Chromosome Organization

Gene
Regulation



Cytoskeleton
Dynamics




 

If physics is the science that seeks to describe Nature using the language of mathematics then physical biology is that part of physics that concerns itself with the living world. Our explorations of the physical biology of the cell are focused on three distinct areas: regulation of gene expression, structure of chromosomes and their function, and dynamics of the cytoskeleton. We employ a combination of theory and experimentation on single molecules and single cells; while we do not have our own lab space, experiments by students in the group are carried out in life-sciences laboratories at Brandeis that we partner with, currently the Gelles, Haber, and Goode labs.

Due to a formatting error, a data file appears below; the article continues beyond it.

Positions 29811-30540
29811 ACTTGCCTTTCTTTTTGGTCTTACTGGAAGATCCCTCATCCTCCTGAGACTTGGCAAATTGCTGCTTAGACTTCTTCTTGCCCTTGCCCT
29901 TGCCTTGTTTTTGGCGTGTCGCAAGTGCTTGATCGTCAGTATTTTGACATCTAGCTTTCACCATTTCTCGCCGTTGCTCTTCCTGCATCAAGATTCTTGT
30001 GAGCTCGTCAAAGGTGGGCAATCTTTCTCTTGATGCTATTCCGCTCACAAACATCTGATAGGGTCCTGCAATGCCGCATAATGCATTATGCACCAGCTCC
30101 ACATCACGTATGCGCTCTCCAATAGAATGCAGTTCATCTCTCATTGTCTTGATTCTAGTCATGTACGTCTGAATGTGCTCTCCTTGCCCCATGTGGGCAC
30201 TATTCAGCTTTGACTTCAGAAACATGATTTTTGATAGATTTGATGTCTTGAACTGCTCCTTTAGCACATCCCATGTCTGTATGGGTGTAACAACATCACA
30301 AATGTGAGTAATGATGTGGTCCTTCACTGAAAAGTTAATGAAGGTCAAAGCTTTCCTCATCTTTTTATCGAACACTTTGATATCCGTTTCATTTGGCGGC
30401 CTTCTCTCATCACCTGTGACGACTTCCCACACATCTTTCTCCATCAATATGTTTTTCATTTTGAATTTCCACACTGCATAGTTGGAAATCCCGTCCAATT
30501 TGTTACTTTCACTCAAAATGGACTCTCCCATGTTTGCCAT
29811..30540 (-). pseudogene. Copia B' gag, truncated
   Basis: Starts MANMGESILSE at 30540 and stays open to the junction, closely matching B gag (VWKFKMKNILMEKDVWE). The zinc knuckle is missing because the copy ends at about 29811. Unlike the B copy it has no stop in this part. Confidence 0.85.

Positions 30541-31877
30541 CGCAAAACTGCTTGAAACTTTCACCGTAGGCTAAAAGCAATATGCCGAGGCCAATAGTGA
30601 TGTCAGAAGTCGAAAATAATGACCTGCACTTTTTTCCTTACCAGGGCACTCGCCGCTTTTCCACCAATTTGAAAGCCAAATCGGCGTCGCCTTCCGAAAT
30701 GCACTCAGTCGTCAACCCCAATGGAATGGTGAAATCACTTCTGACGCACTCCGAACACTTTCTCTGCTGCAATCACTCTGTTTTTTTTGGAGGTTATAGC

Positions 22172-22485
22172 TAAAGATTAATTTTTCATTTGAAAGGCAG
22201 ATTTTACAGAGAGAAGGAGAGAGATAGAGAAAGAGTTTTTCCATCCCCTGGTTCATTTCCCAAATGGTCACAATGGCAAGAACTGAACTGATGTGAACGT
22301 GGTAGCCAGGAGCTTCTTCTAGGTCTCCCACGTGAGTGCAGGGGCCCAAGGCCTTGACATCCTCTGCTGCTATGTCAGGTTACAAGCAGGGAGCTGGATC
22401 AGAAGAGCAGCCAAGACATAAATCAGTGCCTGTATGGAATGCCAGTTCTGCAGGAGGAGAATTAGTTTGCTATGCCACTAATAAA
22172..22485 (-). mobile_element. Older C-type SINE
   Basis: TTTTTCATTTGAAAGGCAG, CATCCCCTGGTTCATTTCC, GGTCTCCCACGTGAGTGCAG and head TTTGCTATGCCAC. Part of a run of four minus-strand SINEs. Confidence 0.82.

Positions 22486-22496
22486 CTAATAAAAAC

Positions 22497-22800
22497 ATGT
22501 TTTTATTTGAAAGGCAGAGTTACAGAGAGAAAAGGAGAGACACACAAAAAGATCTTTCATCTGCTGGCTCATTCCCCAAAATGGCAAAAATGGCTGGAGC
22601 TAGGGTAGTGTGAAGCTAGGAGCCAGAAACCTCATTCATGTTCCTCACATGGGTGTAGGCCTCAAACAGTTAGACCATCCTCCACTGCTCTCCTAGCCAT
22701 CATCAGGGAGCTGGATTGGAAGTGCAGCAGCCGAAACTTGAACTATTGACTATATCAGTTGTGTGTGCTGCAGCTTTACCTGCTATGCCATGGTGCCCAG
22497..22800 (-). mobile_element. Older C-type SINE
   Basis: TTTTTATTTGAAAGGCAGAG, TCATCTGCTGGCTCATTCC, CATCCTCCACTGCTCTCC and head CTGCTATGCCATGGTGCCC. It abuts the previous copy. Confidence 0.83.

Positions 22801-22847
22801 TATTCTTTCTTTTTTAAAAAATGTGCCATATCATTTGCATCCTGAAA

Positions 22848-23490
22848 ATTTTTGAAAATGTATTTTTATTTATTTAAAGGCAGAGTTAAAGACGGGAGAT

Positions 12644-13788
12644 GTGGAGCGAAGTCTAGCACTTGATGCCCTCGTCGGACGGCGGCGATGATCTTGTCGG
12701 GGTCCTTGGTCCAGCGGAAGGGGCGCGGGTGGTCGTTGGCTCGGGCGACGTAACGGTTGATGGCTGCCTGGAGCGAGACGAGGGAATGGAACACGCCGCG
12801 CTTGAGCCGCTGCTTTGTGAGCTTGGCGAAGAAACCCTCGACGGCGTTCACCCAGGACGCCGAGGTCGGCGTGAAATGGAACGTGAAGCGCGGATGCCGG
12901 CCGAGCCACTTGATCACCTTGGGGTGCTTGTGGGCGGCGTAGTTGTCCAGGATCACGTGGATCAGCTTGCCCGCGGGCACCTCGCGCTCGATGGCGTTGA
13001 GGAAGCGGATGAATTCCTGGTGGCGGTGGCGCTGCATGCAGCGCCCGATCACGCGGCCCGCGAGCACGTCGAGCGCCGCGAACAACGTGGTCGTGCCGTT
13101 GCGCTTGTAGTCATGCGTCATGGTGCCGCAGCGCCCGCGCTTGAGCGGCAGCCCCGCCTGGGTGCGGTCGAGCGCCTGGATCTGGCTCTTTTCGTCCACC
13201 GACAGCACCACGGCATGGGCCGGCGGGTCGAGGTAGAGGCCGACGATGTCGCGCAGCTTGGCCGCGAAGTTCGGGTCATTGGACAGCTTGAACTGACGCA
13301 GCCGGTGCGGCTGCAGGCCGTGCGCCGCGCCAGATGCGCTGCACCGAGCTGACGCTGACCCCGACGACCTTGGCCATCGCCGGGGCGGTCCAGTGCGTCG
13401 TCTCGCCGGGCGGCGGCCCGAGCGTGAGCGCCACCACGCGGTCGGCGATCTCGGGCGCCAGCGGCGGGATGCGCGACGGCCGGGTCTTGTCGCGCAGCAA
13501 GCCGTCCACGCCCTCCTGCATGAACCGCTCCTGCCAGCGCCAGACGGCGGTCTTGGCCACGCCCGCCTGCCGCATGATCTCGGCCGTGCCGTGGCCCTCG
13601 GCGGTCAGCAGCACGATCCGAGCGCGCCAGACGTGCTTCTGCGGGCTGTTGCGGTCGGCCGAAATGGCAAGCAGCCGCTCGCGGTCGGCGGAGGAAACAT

Quantitative theory has yet to find its rightful place as a tool for examining living systems. Mathematical modeling in biology is often employed to fit experimental data. This approach rarely leads to new insights and serves only to reinforce and possibly make more quantitative the already established interpretation of the data. On the other hand, theory as practiced in the physical sciences has lead to new insights and breakthroughs, often marching ahead of experiments; the atomic nature of matter and the relativity of time, are but two well known examples. Establishing theory and mathematical modeling as a tool for making biological discoveries is the ultimate goal of the research conducted in the Kondev group.